Joining the conversations and communities on Twitter and other world-connecting blog media, I have similarly surrounded myself with hundreds and hundreds of professional educators and others who are contemplating and implementing school change so that schools remain deeply significant in an age defined by ubiquitous access to information and learn-anytime-anywhere technology. In so many conversations, both those that happen online and those that happen face-to-face, it seems that we educators are striving to unboundary the areas typically referred to as “school” and “real-life.” During her TED talk, Kiran Bir Sethi beautifully espouses the notion of blurring the lines between school and life so that students can be infected with the “I can bug” and realize their ability to make a positive difference in our world – not when they graduate to their real life, but now, because now is their real life.

On September 19, 2011, I announced that the 2011-12 academic year would be my last as principal of The Westminster Schools Junior High School. I took a leap of true faith. Then, I began to piece together and design a potential next chapter of my educational career as something akin to an innovation strategist and synergist for 21st century school change and development. In the months of October, November, December, and January, I benefited immeasurably from the wisdom, questioning, advice, and guidance of about two dozen individuals who graciously engaged me in countless conversations about how to create a job serving as a hub to the various spokes of this learning-in-the-21st-century wheel. To each and every one of you – THANK YOU! And to my wife Anne-Brown, BLESS YOU for your faith and support, and thank you for being the first and foremost of this tribe who helped me discern my next steps.

As of Tuesday, February 21, I officially have my new, dream job…my next chapter…my ideal, “plan A” role that will allow me to continue and to expand my service as an educational leader in these times of profound change. In his announcement to the Unboundary team, president and chief executive Tod Martin explained my future work in the following way:

Bo joins us in a hybrid role. He will be integrated into existing client work, particularly in workshopping, and will also play an instrumental role in expanding Unboundary into a new arena. Over the past year, you’ve heard me talk about the vision of us developing new kinds of clients — other than corporations — where our skills at transformation design would be valuable. One of the “new kinds of clients” we’ve talked about is education. Bo will help lead our efforts to build a practice and develop clients in education.

Already I am indebted to the visionary leadership of Tod Martin and to the team that he has fielded at Unboundary. So much synergy potential exists at the crossroads of corporate leadership and educational innovation, and I believe that Unboundary works at this exciting crossroads. Likewise, I am forever grateful to Westminster for eliciting and developing in me the vision and the skills that this fine school declares for all learners in its community – to serve and lead in a changing world.

To love what you do and feel that it matters – how could anything be more fun?
– Katharine Graham

I do love what I do, and I feel that it matters greatly. I am excited for this next chapter, to which I take a great deal of learning. Yet, I dare not consider myself learned. I am a continuous learner, and I intend to do all that I can to serve and lead in this changing world – to play my role on the team that strives to define purpose and pursue significance.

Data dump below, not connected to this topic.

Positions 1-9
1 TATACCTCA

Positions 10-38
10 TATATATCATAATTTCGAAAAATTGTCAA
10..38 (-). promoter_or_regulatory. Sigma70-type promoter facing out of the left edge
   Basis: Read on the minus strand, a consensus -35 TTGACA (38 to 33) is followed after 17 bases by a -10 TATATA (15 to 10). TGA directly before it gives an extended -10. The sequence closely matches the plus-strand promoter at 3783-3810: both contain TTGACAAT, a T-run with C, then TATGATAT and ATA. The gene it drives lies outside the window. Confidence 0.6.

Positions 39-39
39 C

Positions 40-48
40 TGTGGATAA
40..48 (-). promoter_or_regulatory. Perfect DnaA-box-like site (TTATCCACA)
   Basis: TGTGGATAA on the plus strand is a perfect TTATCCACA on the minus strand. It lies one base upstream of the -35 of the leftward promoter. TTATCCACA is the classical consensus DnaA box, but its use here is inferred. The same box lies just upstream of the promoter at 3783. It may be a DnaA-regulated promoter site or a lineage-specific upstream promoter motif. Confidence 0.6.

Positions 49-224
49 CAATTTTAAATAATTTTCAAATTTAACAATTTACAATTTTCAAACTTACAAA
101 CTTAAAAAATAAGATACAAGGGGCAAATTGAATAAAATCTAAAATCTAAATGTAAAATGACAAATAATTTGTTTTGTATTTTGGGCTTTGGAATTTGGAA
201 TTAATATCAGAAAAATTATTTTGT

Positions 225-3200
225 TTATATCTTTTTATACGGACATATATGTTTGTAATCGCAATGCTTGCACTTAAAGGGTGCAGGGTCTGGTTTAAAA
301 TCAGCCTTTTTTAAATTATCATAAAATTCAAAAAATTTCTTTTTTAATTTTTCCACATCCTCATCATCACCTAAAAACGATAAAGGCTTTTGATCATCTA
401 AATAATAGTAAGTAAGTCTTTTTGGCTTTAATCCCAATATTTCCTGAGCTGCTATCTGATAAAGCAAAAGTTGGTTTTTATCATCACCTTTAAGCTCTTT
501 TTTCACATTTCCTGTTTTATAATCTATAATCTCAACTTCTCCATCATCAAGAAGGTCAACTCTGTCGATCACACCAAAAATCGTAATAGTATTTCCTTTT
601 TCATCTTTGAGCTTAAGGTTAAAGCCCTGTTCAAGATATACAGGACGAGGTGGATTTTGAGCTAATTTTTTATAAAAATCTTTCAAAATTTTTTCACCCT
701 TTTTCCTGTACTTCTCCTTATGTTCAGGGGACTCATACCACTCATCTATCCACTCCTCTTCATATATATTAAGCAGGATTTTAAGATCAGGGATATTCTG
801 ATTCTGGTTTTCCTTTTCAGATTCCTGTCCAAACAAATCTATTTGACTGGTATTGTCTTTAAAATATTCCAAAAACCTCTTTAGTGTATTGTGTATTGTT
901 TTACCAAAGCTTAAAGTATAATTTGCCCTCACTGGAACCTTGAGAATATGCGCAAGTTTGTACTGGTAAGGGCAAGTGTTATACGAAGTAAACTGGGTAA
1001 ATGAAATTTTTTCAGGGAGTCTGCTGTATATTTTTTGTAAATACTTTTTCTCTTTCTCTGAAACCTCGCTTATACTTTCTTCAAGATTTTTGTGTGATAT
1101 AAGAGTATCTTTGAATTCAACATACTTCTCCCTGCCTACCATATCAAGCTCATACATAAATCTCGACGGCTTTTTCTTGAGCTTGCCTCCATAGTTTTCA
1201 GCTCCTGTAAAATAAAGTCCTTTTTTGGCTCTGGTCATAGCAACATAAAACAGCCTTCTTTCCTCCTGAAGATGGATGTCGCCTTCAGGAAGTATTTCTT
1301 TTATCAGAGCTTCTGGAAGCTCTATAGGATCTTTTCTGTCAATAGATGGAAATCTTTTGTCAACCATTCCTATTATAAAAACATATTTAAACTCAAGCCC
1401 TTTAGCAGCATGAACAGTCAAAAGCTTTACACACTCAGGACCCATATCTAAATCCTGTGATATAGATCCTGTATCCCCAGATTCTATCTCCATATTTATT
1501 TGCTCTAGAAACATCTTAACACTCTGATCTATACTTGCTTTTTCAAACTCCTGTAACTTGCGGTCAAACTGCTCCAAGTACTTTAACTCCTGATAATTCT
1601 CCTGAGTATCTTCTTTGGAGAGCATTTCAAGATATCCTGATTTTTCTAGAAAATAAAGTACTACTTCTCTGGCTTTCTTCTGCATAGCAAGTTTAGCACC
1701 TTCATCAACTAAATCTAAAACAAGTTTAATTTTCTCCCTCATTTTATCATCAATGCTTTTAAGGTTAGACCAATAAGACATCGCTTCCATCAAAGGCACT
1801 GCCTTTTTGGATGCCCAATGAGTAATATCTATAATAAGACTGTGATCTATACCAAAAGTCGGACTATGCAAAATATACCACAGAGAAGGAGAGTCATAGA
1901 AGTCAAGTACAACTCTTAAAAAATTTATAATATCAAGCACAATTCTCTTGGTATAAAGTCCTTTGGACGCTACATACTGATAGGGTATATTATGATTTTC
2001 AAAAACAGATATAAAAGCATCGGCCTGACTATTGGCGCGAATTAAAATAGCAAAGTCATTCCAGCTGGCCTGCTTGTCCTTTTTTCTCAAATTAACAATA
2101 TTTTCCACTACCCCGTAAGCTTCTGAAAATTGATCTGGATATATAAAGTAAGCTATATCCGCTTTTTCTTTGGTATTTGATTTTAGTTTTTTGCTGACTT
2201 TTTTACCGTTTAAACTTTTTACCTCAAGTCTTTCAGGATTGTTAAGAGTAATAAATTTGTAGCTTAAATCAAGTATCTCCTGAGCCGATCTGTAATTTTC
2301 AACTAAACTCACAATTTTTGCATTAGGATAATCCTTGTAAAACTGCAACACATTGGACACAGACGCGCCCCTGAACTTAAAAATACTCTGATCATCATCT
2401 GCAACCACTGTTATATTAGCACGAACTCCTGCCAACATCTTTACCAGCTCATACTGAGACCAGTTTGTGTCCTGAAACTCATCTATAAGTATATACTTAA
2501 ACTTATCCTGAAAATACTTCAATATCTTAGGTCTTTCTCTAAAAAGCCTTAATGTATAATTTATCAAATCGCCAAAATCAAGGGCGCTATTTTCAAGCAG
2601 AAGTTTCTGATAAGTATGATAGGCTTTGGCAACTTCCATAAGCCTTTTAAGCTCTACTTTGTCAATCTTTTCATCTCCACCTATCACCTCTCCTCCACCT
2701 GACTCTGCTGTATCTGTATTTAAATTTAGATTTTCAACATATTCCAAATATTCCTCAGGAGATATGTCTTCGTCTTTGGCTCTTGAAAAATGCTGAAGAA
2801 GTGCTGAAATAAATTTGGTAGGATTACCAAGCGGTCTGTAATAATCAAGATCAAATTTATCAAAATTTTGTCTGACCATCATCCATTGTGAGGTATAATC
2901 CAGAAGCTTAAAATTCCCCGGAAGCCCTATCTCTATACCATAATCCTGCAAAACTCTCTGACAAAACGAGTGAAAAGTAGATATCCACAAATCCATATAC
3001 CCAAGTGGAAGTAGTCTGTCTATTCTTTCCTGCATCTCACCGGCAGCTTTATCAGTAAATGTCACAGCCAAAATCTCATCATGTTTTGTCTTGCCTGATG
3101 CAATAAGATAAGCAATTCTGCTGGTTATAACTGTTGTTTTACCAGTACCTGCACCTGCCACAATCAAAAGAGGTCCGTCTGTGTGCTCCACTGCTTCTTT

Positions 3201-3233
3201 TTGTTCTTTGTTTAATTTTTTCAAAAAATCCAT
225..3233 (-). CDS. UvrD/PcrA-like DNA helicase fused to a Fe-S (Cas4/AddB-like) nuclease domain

Our children – our leaders of today and tomorrow – deserve nothing less.

Learning is the constant. Let’s re-examine time in 2012.

“Learning is the constant. Time and support – the variables.”

For far too long, it has been the other way around. I hear and say the above quote so often, that I forget when and where I learned it first. I believe I heard the first utterance from Rick or Becky DuFour, the Yoda and Obi-Wan Kenobi of PLCs.

Just today, I discovered an excellent article at Edutopia that addresses the core of the opening quote:

It’s Time to Rethink the Hours America Spends Educating

I wonder sometimes what would happen if we treated faculty initiatives as “student-like classes.” What would happen if we allowed every faculty member the same exact number of days and hours to learn/accomplish a new technology, process, pedagogy, or procedure? (I would have been “in trouble” more than a few times!) In my experience, though, we allow for different learning bases, paces, and rhythms for faculty – without (outwardly) tracking them as “regular” or “honors.” Of course, the same could be said of administrators and learning, too. (Use of Google Docs and email search features come to mind… “Can you re-send me that email with that attachment? I can’t seem to find it.”)

No, let’s not change the adult time-pattern to match the student time-pattern. Let’s change the student pattern to match the adult pattern – learning should be the constant. We did not all learn to walk and talk at the same developmental month, nor at the same pace. As adults, we don’t constrain ourselves to the same time progression as school learning for quizzes and tests. Why do we treat  students so differently? Efficiency? What about effectiveness, instead!

Perhaps you see that we are already in such a transformed place – where time and support are the variables, and learning is the constant. What do you think?

[Note: I’ve been in this discussion many times. With one colleague, he found fault with me for perceiving that I was demanding “limitless time” for school. For the record, I don’t think I am asking for such a boundless solution. However, I think the artists and scientists who are educators can devise more creative solutions than currently exist with the 50-55 minute class periods that dominate an approximately 180 day school calendar.]